Saturday, December 19, 2009

Flesh and Blood

Flesh and Blood by Jonathan Kellerman
Alex Delaware Series #15
Mass Market Paperback, 437 pages
Ballantine, 2001
ISBN-13: 9780345508539
highly recommended

Synopsis from cover:
Lauren Teague is a beautiful, defiant, borderline delinquent teenager when her parents bring her to Dr. Alex Delaware’s office. Lauren angrily resists Alex’s help–and the psychologist is forced to chalk Lauren up as one of the inevitable failures of his profession. Years later, when Alex and Lauren come face-to-face in a shocking encounter, both doctor and patient are stricken with shame. But the ultimate horror takes place when, soon after, Lauren’s brutalized corpse is found dumped in an alley. Alex disregards the advice of his trusted friend, LAPD detective Milo Sturgis, and jeopardizes his relationship with longtime lover, Robin Castagna, in order to pursue Lauren’s killer. As he investigates his young patient’s troubled past, Alex enters the shadowy worlds of fringe psychological experimentation and the sex industry–and then into mortal danger, when lust and big money collide in an unforgiving Los Angeles.
My Thoughts:

Another satisfying Kellerman novel featuring Alex Delaware. This time Delaware is taking the missing of former patient, Lauren Teague, personally. There is plenty of intrigue and psychological insight to keep you interested and the novel is fairly fast paced. When you are reading a series featuring the same characters you have to keep in mind that the character development has happened over many novels, so some drawbacks to just jumping into the series can be alleviated by starting the series at the beginning. I have previously read several Kellerman novels so I feel comfortable jumping back into the series but new readers might want to start with an earlier novel. Highly recommended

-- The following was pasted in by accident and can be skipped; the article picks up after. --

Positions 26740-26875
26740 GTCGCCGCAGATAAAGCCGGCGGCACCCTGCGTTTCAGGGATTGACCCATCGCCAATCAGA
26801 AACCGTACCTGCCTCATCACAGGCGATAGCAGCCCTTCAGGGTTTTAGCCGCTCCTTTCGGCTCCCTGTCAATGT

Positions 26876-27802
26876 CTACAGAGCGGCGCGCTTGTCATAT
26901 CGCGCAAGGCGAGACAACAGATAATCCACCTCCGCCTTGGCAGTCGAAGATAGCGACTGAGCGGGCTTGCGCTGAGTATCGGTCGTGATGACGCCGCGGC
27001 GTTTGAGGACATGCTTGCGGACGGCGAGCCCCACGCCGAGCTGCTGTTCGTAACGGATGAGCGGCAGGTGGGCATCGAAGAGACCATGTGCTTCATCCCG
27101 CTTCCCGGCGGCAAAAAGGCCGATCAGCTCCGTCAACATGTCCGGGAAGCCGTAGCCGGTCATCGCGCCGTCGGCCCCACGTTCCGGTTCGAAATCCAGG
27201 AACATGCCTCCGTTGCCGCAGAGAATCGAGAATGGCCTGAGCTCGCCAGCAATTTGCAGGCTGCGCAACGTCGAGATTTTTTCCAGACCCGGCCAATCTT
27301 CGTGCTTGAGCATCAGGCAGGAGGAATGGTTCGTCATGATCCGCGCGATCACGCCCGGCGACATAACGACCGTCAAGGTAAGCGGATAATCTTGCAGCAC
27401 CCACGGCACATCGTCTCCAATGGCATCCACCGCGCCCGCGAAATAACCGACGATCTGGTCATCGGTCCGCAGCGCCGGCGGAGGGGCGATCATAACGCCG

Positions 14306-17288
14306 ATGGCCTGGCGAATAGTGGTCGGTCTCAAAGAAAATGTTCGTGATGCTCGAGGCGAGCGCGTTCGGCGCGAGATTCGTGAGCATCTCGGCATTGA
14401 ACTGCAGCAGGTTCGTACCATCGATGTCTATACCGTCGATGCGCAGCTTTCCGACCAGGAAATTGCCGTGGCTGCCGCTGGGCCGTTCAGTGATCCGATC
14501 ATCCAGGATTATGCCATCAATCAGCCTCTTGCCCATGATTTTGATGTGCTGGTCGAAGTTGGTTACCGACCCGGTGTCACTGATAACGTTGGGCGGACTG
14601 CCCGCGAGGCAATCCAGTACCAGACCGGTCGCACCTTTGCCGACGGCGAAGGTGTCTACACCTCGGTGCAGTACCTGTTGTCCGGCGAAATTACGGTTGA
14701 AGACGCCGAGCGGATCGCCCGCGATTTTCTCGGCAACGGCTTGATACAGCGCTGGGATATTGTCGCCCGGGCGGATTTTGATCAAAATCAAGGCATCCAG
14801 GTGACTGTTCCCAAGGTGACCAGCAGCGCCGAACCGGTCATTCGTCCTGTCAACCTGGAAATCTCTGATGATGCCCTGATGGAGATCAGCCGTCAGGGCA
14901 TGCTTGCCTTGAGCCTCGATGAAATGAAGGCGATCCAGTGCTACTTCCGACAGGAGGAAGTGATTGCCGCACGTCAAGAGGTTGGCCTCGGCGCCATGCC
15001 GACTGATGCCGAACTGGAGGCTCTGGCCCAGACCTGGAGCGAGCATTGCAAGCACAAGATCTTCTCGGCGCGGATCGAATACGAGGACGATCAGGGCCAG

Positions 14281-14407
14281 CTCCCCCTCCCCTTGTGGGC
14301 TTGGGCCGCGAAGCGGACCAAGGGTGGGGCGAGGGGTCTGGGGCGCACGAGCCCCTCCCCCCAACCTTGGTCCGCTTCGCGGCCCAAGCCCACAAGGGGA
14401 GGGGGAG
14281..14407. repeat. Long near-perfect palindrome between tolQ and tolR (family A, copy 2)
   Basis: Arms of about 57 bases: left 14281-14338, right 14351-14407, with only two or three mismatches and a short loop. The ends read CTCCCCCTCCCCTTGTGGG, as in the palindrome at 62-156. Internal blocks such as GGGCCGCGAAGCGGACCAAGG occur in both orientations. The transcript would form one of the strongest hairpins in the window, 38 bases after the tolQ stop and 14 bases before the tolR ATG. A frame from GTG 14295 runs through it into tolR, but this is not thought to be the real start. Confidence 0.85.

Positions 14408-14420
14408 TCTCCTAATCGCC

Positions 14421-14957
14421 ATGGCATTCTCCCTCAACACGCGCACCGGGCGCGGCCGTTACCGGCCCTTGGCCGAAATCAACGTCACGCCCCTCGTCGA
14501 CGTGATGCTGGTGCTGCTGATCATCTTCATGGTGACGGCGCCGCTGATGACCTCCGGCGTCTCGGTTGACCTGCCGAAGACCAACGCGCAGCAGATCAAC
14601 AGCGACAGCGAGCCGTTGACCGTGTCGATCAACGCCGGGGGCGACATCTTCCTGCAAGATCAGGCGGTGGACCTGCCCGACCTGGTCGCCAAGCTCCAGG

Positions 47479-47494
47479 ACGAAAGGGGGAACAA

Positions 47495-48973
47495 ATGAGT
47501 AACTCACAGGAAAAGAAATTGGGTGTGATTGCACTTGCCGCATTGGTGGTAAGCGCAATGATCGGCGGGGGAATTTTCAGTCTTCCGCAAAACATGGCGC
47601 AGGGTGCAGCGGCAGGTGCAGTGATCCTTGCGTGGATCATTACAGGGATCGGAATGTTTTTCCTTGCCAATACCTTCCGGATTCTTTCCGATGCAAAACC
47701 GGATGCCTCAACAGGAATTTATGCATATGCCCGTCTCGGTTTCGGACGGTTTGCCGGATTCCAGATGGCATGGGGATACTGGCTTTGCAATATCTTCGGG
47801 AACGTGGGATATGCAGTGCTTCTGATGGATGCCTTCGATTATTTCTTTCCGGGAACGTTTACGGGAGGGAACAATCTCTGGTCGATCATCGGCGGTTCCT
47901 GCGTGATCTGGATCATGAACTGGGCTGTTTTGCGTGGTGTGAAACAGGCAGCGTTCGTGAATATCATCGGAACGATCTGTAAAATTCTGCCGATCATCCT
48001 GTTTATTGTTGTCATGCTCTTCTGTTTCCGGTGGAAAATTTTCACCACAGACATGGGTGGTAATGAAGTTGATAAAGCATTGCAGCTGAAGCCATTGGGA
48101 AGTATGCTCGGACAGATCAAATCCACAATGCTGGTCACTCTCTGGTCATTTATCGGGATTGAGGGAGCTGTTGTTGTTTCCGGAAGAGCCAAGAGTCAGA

Sad truth: Had she been just a patient, I probably wouldn’t have remembered her.
All those years listening, so many faces. There was a time I recalled every one of them. Forgetting comes with experience. It doesn’t bother me as much as it used to.
Her mother phoned my service on a Saturday morning soon after New Year’s.
“A Mrs. Jane Abbot,” said the operator. “She says her daughter’s an old patient. Lauren Teague.” opening

“What exactly did he tell you to accomplish here, Lauren?”
“Get my act together, be straight—be a good girl.” She laughed, arced one leg over the other, placed a hand on a calf and tickled.
“Be straight,” I said. “As in drugs?”
“They’re paranoid about that, along with everything else. Even though they smoke.” pg. 6

The look in her eye when she recognized me - stripper's flaunt degrading to... imbalance. The uncertainty she's never shown as a teenager.
Now she was twenty-one. Legal. That made me laugh out loud. pg. 22

"Lauren, once you came to me for help, I had a duty to be there for you. Like a surrogate parent. I felt my presence caused you shame too, but it was my own embarrassment that got me out of there." pg. 27

"The problem I've got now is that I can't find her. She's been living on her own for a while, but this - it just feels wrong. By the third day I called the police, but they say she's an adult and unless there's evidence of a crime there's nothing they can do other than have me come in and file a report. I could tell they weren't taking me seriously. But I know Lauren just wouldn't take off like that. Not without telling me." pg. 30

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